Director Dickhead

I was not always the amazing swimmer so many of you have come to know and love. My first swim meet was a complete disaster. I was the kid who came in so last, everyone in the entire place was rooting for me just to finish, probably worried they were going to have to jump in after me.

Pathetic? Yes. My fault? I say no.

The entire experience was obviously created by some sadist, some retired swimmer who never made it past summer league and was looking to make sure some of us three to five year olds didn't seek out swimming for sport or fun ever again. In my opinion, the competition was flawed from inception. First of all, the first race a kid can enter should be a do-whatever-movement-you-can-to-make-it-to-the-other-side type of event. And maybe not all swim meets do this, but the only event this one had available for my age group was flutter kicking with a kick board. What the fuck? That's not even a real event.

It's as if someone thought it'd be hilarious to make a bunch of kids hold onto kick boards so they only had their legs to rely on for forward movement...just so they could then disqualify any poor sap who made the mistake of letting go. The event creator, or Director Dickhead as he is probably known in most circles, also made it a rule that no other types of kicking would be permitted. What horseshit. Flutter kick is still my least favorite. I even once swam breastroke in a triathlon, winning that portion of the race by the way, with no disqualification. And we're talking about a race for five year olds and under?

Then to top it off, they made us start in the water holding onto the side using just a push off instead of jumping in or semi-diving. I'm excellent at jumping in. I'm fairly certain I would have kicked everyone's ass if they let me jump in to start. But they didn't, and I'm so competitive, that even though I was multiple body lengths behind every else in about five seconds, I never once let go of that damn board for fear i'd be dq'd. I kicked and kicked with all my energy. I'm positive my splashes reached epic heights those first few feet.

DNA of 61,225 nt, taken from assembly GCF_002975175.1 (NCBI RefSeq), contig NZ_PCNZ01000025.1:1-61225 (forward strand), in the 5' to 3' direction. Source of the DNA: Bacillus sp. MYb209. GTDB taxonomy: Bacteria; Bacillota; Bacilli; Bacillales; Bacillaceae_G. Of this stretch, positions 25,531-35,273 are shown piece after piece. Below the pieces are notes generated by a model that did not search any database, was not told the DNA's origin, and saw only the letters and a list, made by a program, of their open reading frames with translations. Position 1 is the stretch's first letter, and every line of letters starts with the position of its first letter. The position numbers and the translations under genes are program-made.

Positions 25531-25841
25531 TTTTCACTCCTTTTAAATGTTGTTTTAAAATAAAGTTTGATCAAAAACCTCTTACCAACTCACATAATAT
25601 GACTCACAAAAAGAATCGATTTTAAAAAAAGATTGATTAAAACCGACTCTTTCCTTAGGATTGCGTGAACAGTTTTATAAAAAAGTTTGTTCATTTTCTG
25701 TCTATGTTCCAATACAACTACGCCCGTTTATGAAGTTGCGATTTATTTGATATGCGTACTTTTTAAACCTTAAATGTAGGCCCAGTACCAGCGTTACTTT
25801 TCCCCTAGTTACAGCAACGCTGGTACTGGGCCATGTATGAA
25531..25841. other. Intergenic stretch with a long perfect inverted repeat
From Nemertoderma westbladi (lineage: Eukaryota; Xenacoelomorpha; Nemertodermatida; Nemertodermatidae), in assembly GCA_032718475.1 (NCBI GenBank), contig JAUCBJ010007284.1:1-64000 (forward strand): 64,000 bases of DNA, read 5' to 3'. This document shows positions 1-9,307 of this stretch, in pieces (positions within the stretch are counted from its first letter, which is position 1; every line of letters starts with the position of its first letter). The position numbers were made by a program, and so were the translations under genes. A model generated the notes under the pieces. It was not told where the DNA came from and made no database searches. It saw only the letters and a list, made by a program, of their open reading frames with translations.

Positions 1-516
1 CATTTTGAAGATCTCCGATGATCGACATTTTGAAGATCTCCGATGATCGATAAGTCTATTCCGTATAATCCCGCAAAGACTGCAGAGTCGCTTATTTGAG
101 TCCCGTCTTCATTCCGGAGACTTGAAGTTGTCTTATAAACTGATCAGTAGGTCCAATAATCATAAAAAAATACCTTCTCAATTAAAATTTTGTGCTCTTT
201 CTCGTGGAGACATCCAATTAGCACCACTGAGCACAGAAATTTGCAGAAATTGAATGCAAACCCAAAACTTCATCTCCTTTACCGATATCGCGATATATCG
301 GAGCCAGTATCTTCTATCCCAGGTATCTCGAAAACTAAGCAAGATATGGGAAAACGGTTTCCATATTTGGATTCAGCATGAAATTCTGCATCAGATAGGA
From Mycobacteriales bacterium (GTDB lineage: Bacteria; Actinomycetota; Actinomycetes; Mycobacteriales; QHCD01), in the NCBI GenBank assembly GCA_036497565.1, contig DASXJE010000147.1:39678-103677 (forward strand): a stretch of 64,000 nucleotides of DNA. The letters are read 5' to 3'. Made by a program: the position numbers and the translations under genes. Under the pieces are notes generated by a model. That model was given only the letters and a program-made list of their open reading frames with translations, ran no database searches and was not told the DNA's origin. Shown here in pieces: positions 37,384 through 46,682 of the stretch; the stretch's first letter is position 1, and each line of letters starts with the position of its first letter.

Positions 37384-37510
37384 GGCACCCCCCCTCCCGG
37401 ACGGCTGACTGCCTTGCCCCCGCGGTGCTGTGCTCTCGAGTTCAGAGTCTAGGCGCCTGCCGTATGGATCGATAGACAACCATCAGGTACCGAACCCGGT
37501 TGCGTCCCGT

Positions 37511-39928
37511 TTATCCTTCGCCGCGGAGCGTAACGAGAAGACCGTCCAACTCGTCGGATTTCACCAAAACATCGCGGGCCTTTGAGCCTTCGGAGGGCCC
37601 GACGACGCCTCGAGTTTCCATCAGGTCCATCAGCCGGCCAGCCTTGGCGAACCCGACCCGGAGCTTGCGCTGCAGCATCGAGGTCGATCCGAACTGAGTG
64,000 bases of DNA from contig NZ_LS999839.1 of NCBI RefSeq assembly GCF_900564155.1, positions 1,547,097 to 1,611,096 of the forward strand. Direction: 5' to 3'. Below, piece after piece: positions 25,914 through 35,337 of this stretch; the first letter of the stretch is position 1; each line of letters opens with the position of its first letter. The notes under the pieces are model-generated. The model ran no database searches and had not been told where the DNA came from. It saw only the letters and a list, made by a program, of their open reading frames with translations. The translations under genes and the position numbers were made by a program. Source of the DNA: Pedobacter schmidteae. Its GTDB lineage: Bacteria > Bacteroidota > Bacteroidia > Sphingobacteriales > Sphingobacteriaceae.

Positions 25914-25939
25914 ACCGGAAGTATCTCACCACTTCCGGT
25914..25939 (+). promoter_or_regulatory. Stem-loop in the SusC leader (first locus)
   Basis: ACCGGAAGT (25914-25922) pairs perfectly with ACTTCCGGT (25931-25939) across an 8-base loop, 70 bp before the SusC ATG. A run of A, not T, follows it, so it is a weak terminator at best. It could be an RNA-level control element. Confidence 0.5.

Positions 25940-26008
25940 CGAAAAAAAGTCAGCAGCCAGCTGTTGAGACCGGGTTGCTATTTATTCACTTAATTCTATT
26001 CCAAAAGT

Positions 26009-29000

Of course at the time, because I was like three or four, I was unaware that big splashes didn't necessarily equate to efficient kicking. And then it was like I was caught in some underwater current that prohibited me from moving forward, a current that was also essentially sucking my legs down until I was practically vertical, deceiving me, teasing me into thinking, into believing, I could maybe just touch the bottom to get a little push when obviously that was impossible for my little body.

Plus, if I had beat the odds and somehow managed a push off the bottom with my tiptoes, that was just another way to be disqualified. I have this vivid memory of me basically stuck in the middle. All I remember for those remaining yards was everyone watching me, and me trying so hard to touch that wall. Upon finally reaching the other side, a huge sigh of relief was released in the form of cheers from all who were watching. Did their adulation make me feel good? Hell no. I felt like an asshole who couldn't swim and who was being pitied because of it. I probably cried the whole way home. I don't know, I must have blocked it out.

However, this is a happy ever after story. Director Dickhead's ploy did not work on me. He's lucky I practically lived at the pool every summer and quickly learned that other events were available to me. He couldn't create every meet, every event and I learned to stay away from most events that centered on swimming freestyle for anything over one hundred yards. Those types of events required a strong, steady flutter, and those races, obviously, just weren't for me.

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